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MARKER DATABASE
“Bite-Size Bits of Local, National, and Global History”
“Bite-Size Bits of Local, National, and Global History”
Near Frederick in Frederick County, Maryland — The American Northeast (Mid-Atlantic)
 

Worthington House

 
 
Worthington House Marker image. Click for full size.
By Craig Swain, September 9, 2007
1. Worthington House Marker
Inscription. Fields of wheat and corn surrounded the hilltop farmhouse of John T. Worthington. Few trees obstructed his views of the meandering Monocacy River and Thomas farm to the east. In the two years since buying the 300-acre farm, Worthington had seen Federals and Confederates come and go, but this time both sides were amassing troops. While the family took refuge in the cellar, he had slaves take his horses to Sugarloaf Mountain. At one point, as he greeted Confederate Maj. Gen. John C. Breckinridge in the yard, a Union minie ball knocked the cane out of Worthington's hand.

(sidebar): Eyewitness
Glenn H. Worthington, as a boy of 6, watched the battle by peeking between the boards covering the cellar windows. In his 70s, after he had become a Frederick County judge, he wrote Fighting for Time, the only book-length account of the Battle of Monocacy for 130 years. This illustration of the house comes from that book.
 
Erected by Monocacy National Battlefield
National Parks Service.
 
Location. 39° 21.693′ N, 77° 24.127′ W. Marker is near Frederick, Maryland, in Frederick County. Marker can be reached from Baker Valley Road, on the right when traveling south. Touch for map. Located
Worthington House and Marker image. Click for full size.
By Bill Coughlin, April 12, 2011
2. Worthington House and Marker
The Worthington House can be seen here behind the marker.
at stop three of the auto-tour of Monocacy Battlefield. This marker set is at the trail head for the Worthington Farm walking tour. To reach the stop, from Baker Valley Road, turn northwest onto the park service road (running parallel to Interstate 270, from which there is no direct access). Follow the service road to the parking lot near the Worthington House. Marker is in this post office area: Frederick MD 21704, United States of America.
 
Other nearby markers. At least 8 other markers are within walking distance of this marker. McCausland’s Attack (a few steps from this marker); Worthington-McKinney Ford (a few steps from this marker); Through a Child's Eyes (within shouting distance of this marker); Ambush (within shouting distance of this marker); Gordon’s Decisive Attack (was approx. 0.6 miles away but has been reported missing. ); L'Hermitage (approx. 0.6 miles away); Caught in the Crossfire (approx. 0.7 miles away); Thick of the Battle (was approx. 0.7 miles away but has been reported missing. ). Touch for a list and map of all markers in Frederick.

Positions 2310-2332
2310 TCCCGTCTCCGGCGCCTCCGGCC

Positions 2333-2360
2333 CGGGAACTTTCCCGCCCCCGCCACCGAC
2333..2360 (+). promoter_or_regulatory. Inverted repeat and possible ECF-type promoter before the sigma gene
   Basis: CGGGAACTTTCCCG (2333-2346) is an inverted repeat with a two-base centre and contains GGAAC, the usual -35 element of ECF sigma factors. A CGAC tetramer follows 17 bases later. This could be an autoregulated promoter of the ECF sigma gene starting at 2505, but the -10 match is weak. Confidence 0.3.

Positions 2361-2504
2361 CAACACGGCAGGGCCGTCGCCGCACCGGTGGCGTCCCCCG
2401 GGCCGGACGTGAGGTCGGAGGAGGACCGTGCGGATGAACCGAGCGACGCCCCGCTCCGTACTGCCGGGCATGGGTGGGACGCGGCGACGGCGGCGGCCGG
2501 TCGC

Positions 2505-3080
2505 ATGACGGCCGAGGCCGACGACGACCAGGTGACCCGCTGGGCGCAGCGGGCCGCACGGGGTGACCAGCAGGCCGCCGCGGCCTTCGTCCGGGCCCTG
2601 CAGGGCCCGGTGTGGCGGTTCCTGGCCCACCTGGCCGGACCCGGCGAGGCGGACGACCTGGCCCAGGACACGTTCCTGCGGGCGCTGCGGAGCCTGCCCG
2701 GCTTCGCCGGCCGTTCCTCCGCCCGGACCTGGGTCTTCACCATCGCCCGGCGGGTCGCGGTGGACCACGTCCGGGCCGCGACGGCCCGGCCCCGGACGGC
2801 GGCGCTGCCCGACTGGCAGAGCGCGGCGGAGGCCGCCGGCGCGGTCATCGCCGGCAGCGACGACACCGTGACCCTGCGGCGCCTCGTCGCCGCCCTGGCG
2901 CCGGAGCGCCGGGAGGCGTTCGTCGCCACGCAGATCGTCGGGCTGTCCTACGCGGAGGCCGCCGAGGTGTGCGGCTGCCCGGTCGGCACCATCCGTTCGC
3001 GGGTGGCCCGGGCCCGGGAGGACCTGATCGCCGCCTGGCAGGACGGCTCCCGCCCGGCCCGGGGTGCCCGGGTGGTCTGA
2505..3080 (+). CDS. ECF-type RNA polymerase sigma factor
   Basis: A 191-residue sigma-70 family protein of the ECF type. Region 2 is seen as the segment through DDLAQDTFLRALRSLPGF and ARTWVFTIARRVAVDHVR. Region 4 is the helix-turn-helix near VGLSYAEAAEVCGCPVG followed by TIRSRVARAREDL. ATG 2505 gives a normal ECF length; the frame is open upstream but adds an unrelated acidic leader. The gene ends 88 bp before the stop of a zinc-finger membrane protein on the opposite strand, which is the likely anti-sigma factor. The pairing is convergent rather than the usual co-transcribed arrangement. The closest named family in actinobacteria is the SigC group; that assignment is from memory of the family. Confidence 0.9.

More about this marker. The background image on the marker is a drawing of Worthington House taken from the book Fighting for Time. In the sidebar is a portrait of Glenn H. Worthington.
 
Also see . . .
Worthington Farm Tour Stop image. Click for full size.
By Craig Swain, May 26, 2007
3. Worthington Farm Tour Stop

1. Battle of Monocacy. National Parks Service site for Worthington House. (Submitted on November 4, 2007, by Craig Swain of Leesburg, Virginia.) 

2. Monocacy Battlefield Markers. This marker is among several describing the battle of Monocacy, to "tour" the battlefield see the related markers. (Submitted on November 4, 2007, by Craig Swain of Leesburg, Virginia.) 
 
Categories. War, US Civil
 
Worthington House Marker image. Click for full size.
By Brandon Fletcher, June 25, 2009
4. Worthington House Marker
Worthington House image. Click for full size.
By Craig Swain, May 26, 2007
5. Worthington House
The house was built in 1851, and then purchased by John T. Worthington at the start of the Civil War. Glenn Worthington watched the battle through cracks in the boarded up basement windows.
West Side of Worthington House image. Click for full size.
By Craig Swain, November 3, 2007
6. West Side of Worthington House
Confederate artillery deployed across the hilltop around the house during the battle. At the time, the position offered a commanding view of the surrounding fields. Today, however, tree lines around the modern I-270 limits observations.
 
 
Credits. This page was last revised on June 16, 2016. This page originally submitted on November 4, 2007, by Craig Swain of Leesburg, Virginia. This page has been viewed 1,823 times since then and 73 times this year. Photos:   1. submitted on November 4, 2007, by Craig Swain of Leesburg, Virginia.   2. submitted on April 23, 2011, by Bill Coughlin of North Arlington, New Jersey.   3. submitted on November 4, 2007, by Craig Swain of Leesburg, Virginia.   4. submitted on August 9, 2015, by Brandon Fletcher of Chattanooga, Tennessee.   5, 6. submitted on November 4, 2007, by Craig Swain of Leesburg, Virginia.
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